She got up on stage and explained how in increasingly dark times it was difficult to know what her contribution as an artist could be. Everyone cheered when she mentioned the “pretty decent news from America”, i.e. possible impeachment of Trump. From then on in we were right in the middle of stories about her life and her bad taste in music and men when she was young. She also spoke about her beginnings as an artist and her stepfather telling her that she was just getting her aggressions out on the piano. “Exactly!” she spoke and launched into a wild rendition of ‘Runs in the Family’.
We heard about Anthony moving in next door, becoming Amanda’s best friend and mentor, teaching her about everything important, but never telling her what to do. When she was 19 several important people in Amanda’s life died and she was not equipped for it, could not write music for a few years. It got better after she left college and started a band and found a community. Everything went well until she did her Kickstarter and the Boston bombing happened. She spoke about how confusing it was to have something like that happen in her city and how she still tried to emphasize, writing a poem about the surviving bomber. It was especially powerful right then and there. By then she sat right in front of me and I could see all the emotions and the tears on her face when she told us about receiving death threats and messages full of hate. I cried with her and felt for her. I tried to distance myself for a moment, not because it was too much to take, but because I realized on some level that it was the perfect opportunity to take pictures and I was struggling to do so. It felt like raising my camera was violating the purity of the moment. Was it my job to do so, to document? I wasn’t sure. In the end I did capture a few shots, but mostly I just watched and listened to ‘Bigger on the Inside’.
She joked she was going to speak about more cheerful topics now and told about her first abortion and how the hardest part was going through the crowd of protestors, who told her she was a murderer. ‘Oasis’ brought Beach Boys vibes and a nice Beatles-esque sing-along. I love this song because there is such a contrast between the content and the way it sounds and that is why it works. Amanda felt that the people who criticized her for it would have thought it a good song if it had been sad. She noted how that present day feminism and activism has an irony deficiency. Art should not play by such rules and I like that Amanda doesn’t. The story continues to later in her life when she had to have an abortion for medical reasons and how she dared sharing this information with others. To her surprise, most of them had their own story and instead of burdening them she freed them to share their stories.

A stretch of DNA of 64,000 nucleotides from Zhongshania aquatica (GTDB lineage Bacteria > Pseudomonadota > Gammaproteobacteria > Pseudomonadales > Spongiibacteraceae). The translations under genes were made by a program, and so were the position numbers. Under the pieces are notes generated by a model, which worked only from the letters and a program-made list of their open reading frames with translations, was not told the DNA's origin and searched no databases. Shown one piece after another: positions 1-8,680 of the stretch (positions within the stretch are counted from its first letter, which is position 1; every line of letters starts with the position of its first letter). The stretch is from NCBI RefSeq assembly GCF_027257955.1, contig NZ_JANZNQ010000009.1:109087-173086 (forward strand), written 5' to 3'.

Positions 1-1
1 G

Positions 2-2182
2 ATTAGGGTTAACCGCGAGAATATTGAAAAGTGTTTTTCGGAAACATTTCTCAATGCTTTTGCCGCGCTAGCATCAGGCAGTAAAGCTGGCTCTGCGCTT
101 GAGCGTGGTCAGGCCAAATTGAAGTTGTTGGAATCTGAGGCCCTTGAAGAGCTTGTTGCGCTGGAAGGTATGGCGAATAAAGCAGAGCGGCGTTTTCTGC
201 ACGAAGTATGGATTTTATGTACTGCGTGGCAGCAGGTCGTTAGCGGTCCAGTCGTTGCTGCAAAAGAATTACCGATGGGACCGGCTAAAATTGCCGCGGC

We heard how she didn’t know if she wanted to be a mother and feared if she did she might turn into a boring artist. Eventually though, she got pregnant and knew she wanted a baby.At the same time Anthony was dying and he did when she was seven month pregnant. She shared that death was different from what she had though, that it did feel like an honor to be with him when he left. For his memorial she wrote ‘Machete’. Two months later she gave birth far from any hospital in a retreat for natural childbirth with midwives. It must have been quite the experience. She made us all laugh when she shared how she tried showing him films that would be educational for him until he suddenly had free will and wanted to watch ‘Frozen’ on a flight. 😀 ‘A Mother’s Confession’ ended the first set. In the end she asked us all to getup and sing with her so we did.
Before the intermission she read us a little bit from the artbook she did for the album. We got a 15 minute break, which was chaotic, because everything was in the same corner and the lines for the merch stand, the bar and the toilets mixed. I decided not to bother, chatted with B. for a brief moment and went back to my seat.